Levels of Measurement:
There are four levels of measurement. These are nominal, ordinal, interval and ratio.
1. Nominal Scale:
This scale classifies individuals, companies, products, brands or other entities into categories without any order. This is why this scale is often referred to as a categorical scale. This scale simply counts the frequency of the cases assigned to the various categories.
An example of a nominal scale
Which of the following FMCG products you buy at least once in a month? (Please tick)
Toothpaste ?_____________ Shampoo ?___________ Soap ?_______________
Deodorant ?______________ Hair oil ?______ Detergent ?___________
These numbers have no arithmetic properties and the only measure is the mode. This is because; using this scale we simply try to get a set of frequency counts. Testing of hypothesis can be done based on these data in the nominal form.
2. Ordinal Scales:
Ordinal scales involve ranking along the continuum of the characteristic being scaled. To take an example, we may ask the respondents to rank some brands of shampoo in order of their preferences.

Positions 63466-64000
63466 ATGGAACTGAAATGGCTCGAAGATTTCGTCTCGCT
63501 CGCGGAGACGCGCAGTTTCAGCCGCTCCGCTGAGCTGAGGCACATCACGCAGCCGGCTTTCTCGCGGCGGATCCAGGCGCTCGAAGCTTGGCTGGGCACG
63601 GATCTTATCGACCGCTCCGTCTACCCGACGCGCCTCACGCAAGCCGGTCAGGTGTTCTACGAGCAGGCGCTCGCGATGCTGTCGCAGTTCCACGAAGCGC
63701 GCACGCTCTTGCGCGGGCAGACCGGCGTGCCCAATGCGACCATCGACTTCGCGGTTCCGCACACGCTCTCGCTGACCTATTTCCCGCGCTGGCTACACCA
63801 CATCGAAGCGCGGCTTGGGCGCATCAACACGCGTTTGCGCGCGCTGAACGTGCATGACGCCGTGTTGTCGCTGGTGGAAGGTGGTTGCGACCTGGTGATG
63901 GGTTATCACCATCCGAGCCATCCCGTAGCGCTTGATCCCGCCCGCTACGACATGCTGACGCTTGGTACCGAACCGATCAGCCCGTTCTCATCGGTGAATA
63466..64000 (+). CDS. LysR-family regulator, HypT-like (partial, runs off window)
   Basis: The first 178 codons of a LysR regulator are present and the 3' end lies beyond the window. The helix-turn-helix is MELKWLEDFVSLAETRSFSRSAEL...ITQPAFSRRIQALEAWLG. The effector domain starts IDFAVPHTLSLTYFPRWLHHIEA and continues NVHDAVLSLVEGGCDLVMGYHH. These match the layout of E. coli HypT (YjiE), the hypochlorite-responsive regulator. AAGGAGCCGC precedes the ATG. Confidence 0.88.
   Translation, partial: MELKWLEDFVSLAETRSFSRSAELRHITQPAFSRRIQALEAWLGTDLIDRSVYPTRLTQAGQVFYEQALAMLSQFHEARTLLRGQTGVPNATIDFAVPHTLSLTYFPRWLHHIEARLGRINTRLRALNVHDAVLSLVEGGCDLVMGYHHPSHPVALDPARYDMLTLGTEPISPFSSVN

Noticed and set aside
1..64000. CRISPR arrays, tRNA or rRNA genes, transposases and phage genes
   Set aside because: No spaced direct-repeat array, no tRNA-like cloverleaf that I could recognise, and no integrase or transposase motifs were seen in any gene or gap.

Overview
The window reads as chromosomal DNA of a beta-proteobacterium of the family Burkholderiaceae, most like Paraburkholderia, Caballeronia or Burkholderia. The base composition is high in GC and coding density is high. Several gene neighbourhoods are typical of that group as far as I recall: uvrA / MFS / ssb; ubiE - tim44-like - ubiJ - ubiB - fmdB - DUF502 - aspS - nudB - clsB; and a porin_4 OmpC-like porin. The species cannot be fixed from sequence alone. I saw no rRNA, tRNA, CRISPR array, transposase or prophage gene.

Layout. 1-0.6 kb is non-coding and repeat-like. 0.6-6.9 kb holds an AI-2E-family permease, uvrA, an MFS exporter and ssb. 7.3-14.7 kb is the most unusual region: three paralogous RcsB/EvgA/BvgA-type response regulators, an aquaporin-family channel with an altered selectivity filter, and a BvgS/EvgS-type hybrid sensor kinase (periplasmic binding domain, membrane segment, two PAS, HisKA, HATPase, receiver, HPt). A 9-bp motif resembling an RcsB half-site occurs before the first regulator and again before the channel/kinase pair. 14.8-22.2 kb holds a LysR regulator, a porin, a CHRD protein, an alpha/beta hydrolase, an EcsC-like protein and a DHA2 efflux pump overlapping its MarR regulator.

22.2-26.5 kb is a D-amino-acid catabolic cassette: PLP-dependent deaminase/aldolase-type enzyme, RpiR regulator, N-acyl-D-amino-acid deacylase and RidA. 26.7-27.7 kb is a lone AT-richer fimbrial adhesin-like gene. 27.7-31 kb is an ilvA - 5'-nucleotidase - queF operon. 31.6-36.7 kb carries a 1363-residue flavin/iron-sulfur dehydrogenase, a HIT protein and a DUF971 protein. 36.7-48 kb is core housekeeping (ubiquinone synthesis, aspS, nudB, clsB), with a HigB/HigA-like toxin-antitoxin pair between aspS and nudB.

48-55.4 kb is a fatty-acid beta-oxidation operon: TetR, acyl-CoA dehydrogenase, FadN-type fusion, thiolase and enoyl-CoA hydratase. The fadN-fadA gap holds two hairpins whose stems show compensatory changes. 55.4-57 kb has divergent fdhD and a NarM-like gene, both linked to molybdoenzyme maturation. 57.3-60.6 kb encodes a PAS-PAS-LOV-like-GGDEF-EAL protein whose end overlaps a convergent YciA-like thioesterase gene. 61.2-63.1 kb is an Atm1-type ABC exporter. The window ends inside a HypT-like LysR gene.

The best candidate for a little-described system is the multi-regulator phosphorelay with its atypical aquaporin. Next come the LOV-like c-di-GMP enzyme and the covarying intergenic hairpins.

An example of an ordinal scale
Order of preferenceBrand
3Head & Shoulder
This table gives the researcher the order of preference but do not provide any information about how much more one brand is preferred to another. This is what we call interval between any two brands. In addition to the information that are made available through a nominal scale, using ordinal scale we can compute the median, quartile and percentile. We can also compute the rank correlation coefficient (commonly known as Spearman’s rank correlation) and Kendall’s coefficient of concordance.
3. Interval Scales:
The interval or cardinal scale has equal units of measurement, which makes it possible to interpret not only the order of scale scores but also the distance between them. However, it must be recognized that the zero point on an interval scale is arbitrary and is not a true zero. This of course has implications for the type of data manipulation and analysis. Interval scales may be either numeric or semantic.
4. Ratio Scales:
The highest level of measurement is a ratio scale. This scale has the properties of an interval scale together with a fixed origin or zero point. Examples of variables, which are ratio scaled, include weights, lengths and time. Ratio scales permit the researcher to compare both differences in scores and the relative magnitude of scores. For instance, the difference between five and ten minutes is the same as that between ten and fifteen minutes, and ten minutes is twice as long as five minutes.